Friday, February 3, 2023


firestationeguideinternetAll companies keep some amount of sensitive information in their files either to identify customers or employees. Beyond customer and staff expectations to keep sensitive data from falling into the wrong hands, businesses have legal requirements as well. Better Business Bureau reminds businesses to put procedures in place to safeguard their customers’ privacy.

“No company is completely immune to a data breach”, said Mechele Agbayani Mills, President and CEO of BBB serving Central East Texas. “However, businesses can do several things to minimize the risk.”

According to the Identity Theft Resource Center and Data center in Georgia – DataSite, there were over 781 data breaches in 2015 which left more than 707 million data records compromised. Taking precautions to prevent your customers’ personal data from becoming compromised should be a top priority of every business that collects customer information.

When looking to secure your customers’ private data, BBB recommends the following:

Determine what makes sense for your type of business. This will be based on the type of data that you collect and store, and the kind of resources you have managing that data. If your small business collects information about customers in various formats (e.g., on paper, on computers, and online), you should sit down with a team of your employees — an IT person, office manager, anyone who retrieves data, etc. — and discuss these issues together to make sure you consider all viewpoints.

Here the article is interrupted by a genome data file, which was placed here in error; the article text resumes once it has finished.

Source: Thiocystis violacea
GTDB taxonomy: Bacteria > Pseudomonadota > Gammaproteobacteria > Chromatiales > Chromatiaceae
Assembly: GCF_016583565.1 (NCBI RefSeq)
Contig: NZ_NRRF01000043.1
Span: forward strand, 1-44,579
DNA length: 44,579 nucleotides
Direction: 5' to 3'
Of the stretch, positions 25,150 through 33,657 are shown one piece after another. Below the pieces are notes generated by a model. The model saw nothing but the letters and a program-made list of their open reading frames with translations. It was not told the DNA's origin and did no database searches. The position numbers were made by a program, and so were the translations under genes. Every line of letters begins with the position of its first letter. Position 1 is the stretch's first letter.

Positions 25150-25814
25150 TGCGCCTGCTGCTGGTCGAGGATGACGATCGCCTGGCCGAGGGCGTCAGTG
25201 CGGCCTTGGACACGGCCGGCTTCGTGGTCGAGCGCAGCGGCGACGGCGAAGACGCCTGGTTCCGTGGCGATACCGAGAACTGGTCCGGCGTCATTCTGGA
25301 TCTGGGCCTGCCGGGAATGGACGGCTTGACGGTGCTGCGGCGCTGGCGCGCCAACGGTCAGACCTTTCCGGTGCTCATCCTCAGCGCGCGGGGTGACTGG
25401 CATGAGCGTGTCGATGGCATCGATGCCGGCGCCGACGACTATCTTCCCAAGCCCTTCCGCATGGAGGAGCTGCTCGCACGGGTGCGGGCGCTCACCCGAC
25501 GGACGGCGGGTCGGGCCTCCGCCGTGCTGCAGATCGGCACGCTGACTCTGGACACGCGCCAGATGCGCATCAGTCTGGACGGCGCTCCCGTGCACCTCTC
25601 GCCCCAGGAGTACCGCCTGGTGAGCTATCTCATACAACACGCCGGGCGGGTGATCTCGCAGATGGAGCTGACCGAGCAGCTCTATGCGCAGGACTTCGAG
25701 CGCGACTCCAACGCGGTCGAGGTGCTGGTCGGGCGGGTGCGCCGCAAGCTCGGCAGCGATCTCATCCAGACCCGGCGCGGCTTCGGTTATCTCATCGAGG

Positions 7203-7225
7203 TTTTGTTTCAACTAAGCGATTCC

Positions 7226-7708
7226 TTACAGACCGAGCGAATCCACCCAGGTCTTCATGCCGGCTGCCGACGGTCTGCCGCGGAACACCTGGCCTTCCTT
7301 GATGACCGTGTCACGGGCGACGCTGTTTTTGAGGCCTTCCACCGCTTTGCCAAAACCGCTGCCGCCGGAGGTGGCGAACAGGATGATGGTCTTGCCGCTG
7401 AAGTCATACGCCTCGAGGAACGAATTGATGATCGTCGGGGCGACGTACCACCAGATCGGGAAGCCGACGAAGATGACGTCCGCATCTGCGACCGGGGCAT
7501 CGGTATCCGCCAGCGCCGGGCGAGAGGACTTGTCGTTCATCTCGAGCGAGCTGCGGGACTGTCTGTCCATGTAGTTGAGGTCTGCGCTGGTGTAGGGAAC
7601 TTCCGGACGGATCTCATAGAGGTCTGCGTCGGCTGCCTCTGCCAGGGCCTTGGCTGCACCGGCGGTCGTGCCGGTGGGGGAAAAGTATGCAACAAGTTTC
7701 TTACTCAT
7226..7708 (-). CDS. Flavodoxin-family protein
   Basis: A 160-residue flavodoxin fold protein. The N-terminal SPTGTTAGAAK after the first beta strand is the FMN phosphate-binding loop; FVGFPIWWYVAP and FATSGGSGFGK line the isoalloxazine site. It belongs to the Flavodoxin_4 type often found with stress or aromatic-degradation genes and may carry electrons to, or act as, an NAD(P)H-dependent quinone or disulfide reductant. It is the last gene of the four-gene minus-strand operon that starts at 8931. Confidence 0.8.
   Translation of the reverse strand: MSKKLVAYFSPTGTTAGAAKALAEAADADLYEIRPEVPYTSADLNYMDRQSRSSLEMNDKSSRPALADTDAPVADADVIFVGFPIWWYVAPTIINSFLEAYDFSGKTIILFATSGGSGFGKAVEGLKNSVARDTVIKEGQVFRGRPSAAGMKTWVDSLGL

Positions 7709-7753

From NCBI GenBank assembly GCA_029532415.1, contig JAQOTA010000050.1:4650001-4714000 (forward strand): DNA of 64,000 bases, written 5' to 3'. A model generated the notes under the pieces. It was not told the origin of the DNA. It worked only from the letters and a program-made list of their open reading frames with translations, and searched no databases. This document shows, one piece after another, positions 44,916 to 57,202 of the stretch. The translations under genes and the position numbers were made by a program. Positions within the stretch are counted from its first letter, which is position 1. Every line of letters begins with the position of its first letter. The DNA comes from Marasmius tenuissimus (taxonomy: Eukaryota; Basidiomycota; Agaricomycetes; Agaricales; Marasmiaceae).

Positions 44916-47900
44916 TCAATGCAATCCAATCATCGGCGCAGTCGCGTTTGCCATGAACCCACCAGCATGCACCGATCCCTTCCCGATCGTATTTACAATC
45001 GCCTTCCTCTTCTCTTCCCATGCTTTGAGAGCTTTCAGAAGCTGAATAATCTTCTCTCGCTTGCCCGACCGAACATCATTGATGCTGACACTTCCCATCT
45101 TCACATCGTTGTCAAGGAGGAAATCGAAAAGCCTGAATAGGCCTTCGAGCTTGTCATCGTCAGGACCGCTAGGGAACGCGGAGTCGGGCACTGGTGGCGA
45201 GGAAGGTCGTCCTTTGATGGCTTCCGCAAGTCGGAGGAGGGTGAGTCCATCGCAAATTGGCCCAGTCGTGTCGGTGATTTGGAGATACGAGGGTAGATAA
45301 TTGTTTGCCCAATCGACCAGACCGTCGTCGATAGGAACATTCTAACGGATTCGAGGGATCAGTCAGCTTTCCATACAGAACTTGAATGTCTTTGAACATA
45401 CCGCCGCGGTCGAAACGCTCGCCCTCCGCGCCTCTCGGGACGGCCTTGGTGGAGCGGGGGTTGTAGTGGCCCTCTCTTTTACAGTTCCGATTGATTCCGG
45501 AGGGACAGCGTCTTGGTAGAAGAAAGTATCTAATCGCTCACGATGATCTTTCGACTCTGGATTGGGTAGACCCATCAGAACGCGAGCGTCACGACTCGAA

Inventory your data. Inventory the type of data you collect, store and/or transmit. Inventory how you store your data. Inventory where you store your data for each type and format of customer information. Inventory how data is moved, who has access to it, and how to keep it locked up physically and electronically. Consider seeking outside help to identify potential leak points, and speak with a data forensics team or the bank or processor that provides your merchant account services.

Educate your employees. Keep in mind that security technology can only do so much to protect customer data. Developing policies and providing regular training for employees handling customer data is also imperative. Consider adding internal security measures to protect against the possibility of hacking incidents.

Write it down. Create a written Standard Operating Procedure for your data security measures including checklists you’ve just created, the security measures you are taking, and an explanation on why these security measures make sense. Not only will this serve as a great resource for your employees, it will also serve as documentation that your company has taken a good faith effort to protect customer data.

Set high standards. Require that partners and vendors with access to customer data also have the best available protection. Agencies, software firms, and email service providers should have the same (if not better) controls as your company. Likewise, if any of your partners stores customer data for you, understand exactly how they are securing their information systems and handling access control.

Check out BBB’s updated online guide Data Security – Made Simpler ( for free information on how to create a data security plan.

For additional resources on how to build a better business and to find out how to network with other businesses, go to
Mechele Mills is the President|CEO for the Better Business Bureau Serving Central East Texas. Prior to her role at BBB, she led and consulted organizations of all sizes, managing operations, sales marketing, and personnel for both the public and private sector. She holds a Bachelor’s in Journalism/PR from the University of Texas at Tyler and a Master’s in Business Administration from Baylor University.